The Rich Arts and Crafts Heritage of Asheville

Artists and craftspeople have long been an integral part of what makes Asheville, North Carolina, unique.
Asheville Boutique Shopping

Asheville Boutique Shopping

The vibrant arts community in Asheville is in evidence at L.O.F.T, a popular boutique.

The vibrant arts community in Asheville is in evidence at L.O.F.T, a popular boutique.

By: Marla Hardee Milling
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Asheville has quite a reputation for its community of artists and craftspeople, and the quality creations that emerge from their imagination, talent and hard work. This town has become one of the most sought-after places to enjoy and appreciate arts and crafts, making it an ideal home to both artists and art lovers. The River District in Asheville which once sat as a semi-ghost town with abandoned, empty warehouses, has evolved into a trendy areas of studios and galleries. Twice a year, the artisans open their workspace to the public for Studio Strolls.

Asheville’s presence as a leader in the arts and crafts industry is nothing new. In fact, Asheville has long been a leader in recognizing and appreciating traditional mountain crafts that have been handed down over the generations.

Frances Goodrich and Allanstand Cottage Industries

Frances Goodrich wasn't thinking about arts and crafts when she decided to move to Buncombe County in 1890. At that time the region was impoverished and targeted as a place with a great need for missionaries and social workers. Goodrich came into Asheville as a missionary for the Presbyterian Church. The Yale-educated Goodrich had the potential of a promising career in fine art, but what she found in the mountains of Western North Carolina shaped the rest of her life as well as the entire history of arts and crafts in this region.

In neighboring Madison County, Goodrich met a woman who showed her a 40-year-old bed coverlet hand woven by a relative. Its intricate Double Bow Knot pattern, and the quality of the weaving and the natural chestnut die inspired Goodrich. She encouraged women in the community to learn weaving so they could earn needed income and preserve a craft that was beginning to die out. She founded Allanstand Cottage Industries in 1897 which helped market the homespun items at a roadside stand as well as through a mail order catalogue. In 1908 Goodrich transferred the business to downtown Asheville. Through the years she added other quality handicrafts made by locals: baskets, quilts, wooden furniture, brooms and hooked rugs.

The Southern Highland Craft Guild took over operation of Allanstand at its spring meeting in 1931. The Guild runs the Allanstand Craft Shop at the Folk Art Center (milepost 382 on the Blue Ridge Parkway near Asheville, 828-298-7928), and hosts two annual craft fairs at the Asheville Civic Center featuring the creations of more than 900 craftspeople across nine southeastern states.

Edith Vanderbilt and Biltmore Industries

While George Vanderbilt was building his famed Biltmore Estate in Asheville, his wife, Edith, familiarized herself with local people and the crafts they produced. Edith, a woodcarver and a needlepoint artist herself, wanted to hold craft classes so area residents could learn a skill to help them make a living.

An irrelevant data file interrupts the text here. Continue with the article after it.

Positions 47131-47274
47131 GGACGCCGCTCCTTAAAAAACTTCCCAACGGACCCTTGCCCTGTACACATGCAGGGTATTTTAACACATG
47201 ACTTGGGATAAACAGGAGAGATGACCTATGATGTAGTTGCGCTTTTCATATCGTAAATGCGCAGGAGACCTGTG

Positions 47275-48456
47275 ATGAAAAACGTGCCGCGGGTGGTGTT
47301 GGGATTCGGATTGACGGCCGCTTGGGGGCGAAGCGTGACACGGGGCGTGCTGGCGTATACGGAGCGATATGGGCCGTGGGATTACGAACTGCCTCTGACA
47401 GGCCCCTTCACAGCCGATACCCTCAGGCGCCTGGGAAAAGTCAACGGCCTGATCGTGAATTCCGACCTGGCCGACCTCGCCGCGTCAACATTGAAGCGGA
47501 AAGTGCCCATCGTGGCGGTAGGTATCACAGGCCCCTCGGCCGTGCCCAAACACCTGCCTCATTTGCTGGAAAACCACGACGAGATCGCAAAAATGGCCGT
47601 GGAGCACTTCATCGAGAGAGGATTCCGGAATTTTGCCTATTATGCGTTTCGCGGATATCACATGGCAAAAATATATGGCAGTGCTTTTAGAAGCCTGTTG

In 1901, Edith hired Eleanor Park Vance and Charlotte Louise Yale, two women who had moved to Asheville and started a craft school, to teach at the new Biltmore Estate Industries. Determined to have the highest quality instruction in their craft education program, the Vanderbilts sent Vance and Yale to Scotland to further their education about the art of weaving cloth from wool.

News of the emerging Biltmore Estate Industries reached the New York Times, which on May 19, 1906 published an article which said in part, "Nothing but wool from sheep raised on the estate is used in making these yarns, and the fabrics are all covered with vegetable dyes, strong and fadeless." It also said, "The object of this enterprise is not to make money but to give employment to poor women who would not otherwise be able to earn a living."

Following the death of George Vanderbilt in 1914, Edith sold Biltmore Estate Industries to Fred Seely, the son-in-law of E.W. Grove, who created Asheville’s famed Grove Park Inn. Under Seely’s direction Biltmore Industries flourished to the point that he left his position managing the Grove Park Inn to give his full attention to The Homespun Shops, as they were also known.

Harry Blomberg bought the business in 1954, and kept the looms running for another 25 years. When he died, ownership transferred to his two daughters and son-in-law. They revitalized the craft school's six, English-styled cottages in 1992. Like a phoenix emerging from the ashes, Biltmore Industries found new life with the opening of Grovewood Gallery (111 Grovewood Road, 828-253-7651) and several studios for local artisans. An industry magazine named Grovewood Gallery the 2008 Craft Retailer of the Year.

Handcrafted in America

The tradition of helping local artists and craftspeople market and sell their work continues. A group called Handmade in America formed in Asheville in 1993 to promote craft and culture for the benefit of the region’s community and economic development. The organization maintains an online directory that lists artists, galleries, resources and events in Western North Carolina.

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